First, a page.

According to UN estimates, over the next decade the availability of clean, drinkable water for humans could
decline by as much as 40%. Furthermore, industrial and agricultural demand is set to double by 2050, which
meaning that more than half of the world’s population will be at risk of water scarcity. How will these risks translate into
the situation in Europe and Poland? What did last year’s disaster on the Oder teach us? Who will be most threatened by water scarcity
is threatened most rapidly? And how to prevent it? Faced with this problem, the debaters at the 4th International
TOGETAIR 2023 Climate Summit, experts turned their attention to the current state of Polish waters.
Dr Alicja Pawelec-Olesińska, Head of the Water Ecosystems Protection Team at WWF, pointed out that the ecological condition of Polish waters is
ecological condition of Polish waters is bad. As many as 98.9% of Polish waters do not meet the standards of the EU Water Framework Directive.
Rafał Bonter, CEO of XYLEM, adds that only 10% of Polish rivers meet the requirements of good or very good
good, and a similar situation applies to lakes and open reservoirs.
Drinking water resources in Poland are very low, emphasises Rafał Bonter. Deep-sea springs provide the basis,
but about 40-50% of our water is taken from surface water. Renata Żyłła, Director of the Centre for Closed
Closed Circuit Economy Centre at the Łukasiewicz – Łódź Institute of Technology, pointed out that water quality status
is one thing, but what is in them is a separate question. Studies have shown that surface waters contain
micropollutants from industry and our daily lives. These can include pharmaceuticals, for example, or compounds from
industrial processes. These micropollutants, when processed in the ecosystem, can create further,
Agata Szafraniuk, Head of the Nature Protection Programme at the ClientEarth Prawnicy dla Ziemi Foundation, added,
that from a legal perspective, the management system of Polish rivers does not work. This is evidenced by the many proceedings
pending before the European Commission in connection with Poland’s failure to comply with the Water Framework Directive and other
Water Framework Directive and others. According to Szafraniuk, there is still a lot to be done to prevent water scarcity and
preserve its quality.
A wise Pole on the Oder?
Tragic events such as the Oder disaster highlight the need to protect rivers and the water environment.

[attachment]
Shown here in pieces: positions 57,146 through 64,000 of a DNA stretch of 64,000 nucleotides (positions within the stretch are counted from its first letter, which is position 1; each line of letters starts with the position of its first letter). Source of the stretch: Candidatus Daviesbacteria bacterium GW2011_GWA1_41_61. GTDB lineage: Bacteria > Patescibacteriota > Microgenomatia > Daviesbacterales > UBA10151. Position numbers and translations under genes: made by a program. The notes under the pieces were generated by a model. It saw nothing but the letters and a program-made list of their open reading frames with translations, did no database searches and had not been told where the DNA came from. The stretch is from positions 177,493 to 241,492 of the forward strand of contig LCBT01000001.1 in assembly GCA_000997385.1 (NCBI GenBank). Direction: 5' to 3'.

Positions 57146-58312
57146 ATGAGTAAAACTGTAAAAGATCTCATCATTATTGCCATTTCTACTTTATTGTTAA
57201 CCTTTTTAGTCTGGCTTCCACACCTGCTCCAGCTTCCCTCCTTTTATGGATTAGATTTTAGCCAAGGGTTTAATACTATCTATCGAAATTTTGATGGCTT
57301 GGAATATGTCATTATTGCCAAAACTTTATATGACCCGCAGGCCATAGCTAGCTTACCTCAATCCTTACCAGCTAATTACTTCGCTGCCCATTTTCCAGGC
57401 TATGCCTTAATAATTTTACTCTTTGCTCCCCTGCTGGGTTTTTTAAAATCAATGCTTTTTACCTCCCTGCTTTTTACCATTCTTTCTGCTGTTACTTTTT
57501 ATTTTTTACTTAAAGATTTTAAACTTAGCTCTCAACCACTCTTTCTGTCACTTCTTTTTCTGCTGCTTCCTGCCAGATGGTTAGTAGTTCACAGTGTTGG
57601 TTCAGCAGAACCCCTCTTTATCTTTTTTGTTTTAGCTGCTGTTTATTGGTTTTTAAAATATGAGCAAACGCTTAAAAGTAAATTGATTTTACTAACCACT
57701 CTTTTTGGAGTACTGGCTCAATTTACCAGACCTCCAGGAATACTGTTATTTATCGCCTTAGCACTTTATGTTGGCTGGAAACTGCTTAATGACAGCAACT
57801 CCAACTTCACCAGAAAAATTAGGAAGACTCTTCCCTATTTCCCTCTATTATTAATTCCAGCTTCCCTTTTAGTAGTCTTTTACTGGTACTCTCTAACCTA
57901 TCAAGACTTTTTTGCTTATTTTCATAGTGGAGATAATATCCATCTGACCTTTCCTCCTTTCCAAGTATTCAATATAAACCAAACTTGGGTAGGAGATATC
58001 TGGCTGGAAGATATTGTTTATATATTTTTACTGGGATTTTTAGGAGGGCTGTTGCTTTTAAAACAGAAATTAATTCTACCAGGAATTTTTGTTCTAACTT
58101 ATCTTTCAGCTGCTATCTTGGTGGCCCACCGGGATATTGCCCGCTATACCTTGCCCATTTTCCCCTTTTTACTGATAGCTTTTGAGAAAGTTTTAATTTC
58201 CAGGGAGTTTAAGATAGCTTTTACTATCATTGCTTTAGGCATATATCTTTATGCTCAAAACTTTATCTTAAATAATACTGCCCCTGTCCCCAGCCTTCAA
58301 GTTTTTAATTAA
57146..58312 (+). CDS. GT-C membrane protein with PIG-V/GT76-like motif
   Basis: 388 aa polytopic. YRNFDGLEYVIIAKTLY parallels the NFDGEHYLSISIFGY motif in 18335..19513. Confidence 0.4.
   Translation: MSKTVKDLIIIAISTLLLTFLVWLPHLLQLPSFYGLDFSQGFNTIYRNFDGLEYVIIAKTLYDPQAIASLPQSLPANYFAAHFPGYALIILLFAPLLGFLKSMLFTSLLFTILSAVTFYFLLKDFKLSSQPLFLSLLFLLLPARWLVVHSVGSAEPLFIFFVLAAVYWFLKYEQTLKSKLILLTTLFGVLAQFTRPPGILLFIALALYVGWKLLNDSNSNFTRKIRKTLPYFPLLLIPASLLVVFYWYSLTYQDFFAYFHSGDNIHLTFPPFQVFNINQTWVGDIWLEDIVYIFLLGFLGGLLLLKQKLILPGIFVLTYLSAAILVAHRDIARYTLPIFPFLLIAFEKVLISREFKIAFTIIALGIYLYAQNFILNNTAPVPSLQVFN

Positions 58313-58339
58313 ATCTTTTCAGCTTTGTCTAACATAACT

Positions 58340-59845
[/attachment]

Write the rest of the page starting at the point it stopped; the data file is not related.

As Agata Szafraniuk of the ClientEarth Prawnicy dla Ziemi Foundation pointed out, there are many gaps in the
legislative system, which result in regulations on paper not being effectively implemented in practice.
Dr Alicja Pawelec-Olesińska of WWF emphasises that the Oder disaster has drawn public attention to the
the need to protect rivers and the aquatic environment. People have started to take an interest in what flows in rivers and to
pay attention to the causes of pollution. Unfortunately, pharmaceutical water pollution is still a
a new and shocking area of research. Eels are becoming addicted to cocaine and fish are having their sex changed by estrogen
used in hormonal drugs, which is not removed by sewage treatment plants.
Raphael Bonter, CEO of XYLEM, has a slightly different view on water conservation.
He notes that water has been a topic of discussion for a century, and in Poland for a quarter of a century, but simply communicating
of it does not lead to concrete action. He believes that the WWF White Paper is a good idea, but local authorities need to be
to be presented with concrete, step-by-step actions, with clearly articulated priorities. draws attention to the need to
a forum should be set up to act as an interface between local and regional authorities, business and NGOs.
The textile industry and water
The textile industry is one of the sectors that has a very strong relationship with water.
Renata Żyłła, Director of the Centre for Closed-loop Economy at Łukasiewicz – Łódź Institute of Technology,
pointed out that the production of clothing and textiles requires a large amount of water and generates a wide variety of wastewater.
For example, it takes around 80 grams of dyes and 400 grams of
of salt. In addition, the textile industry is highly fragmented, making it difficult to control the quality of the effluent.
Strategic models and water management systems are needed to address this problem. As Renata
Zyla, wastewater treatment facilities are costly and water return technologies must be properly
selected. Therefore, when planning land use, consideration should be given to so-called ‘industrial parks’
industrial parks, which will be designed with the idea that wastewater will be collected in another sewer.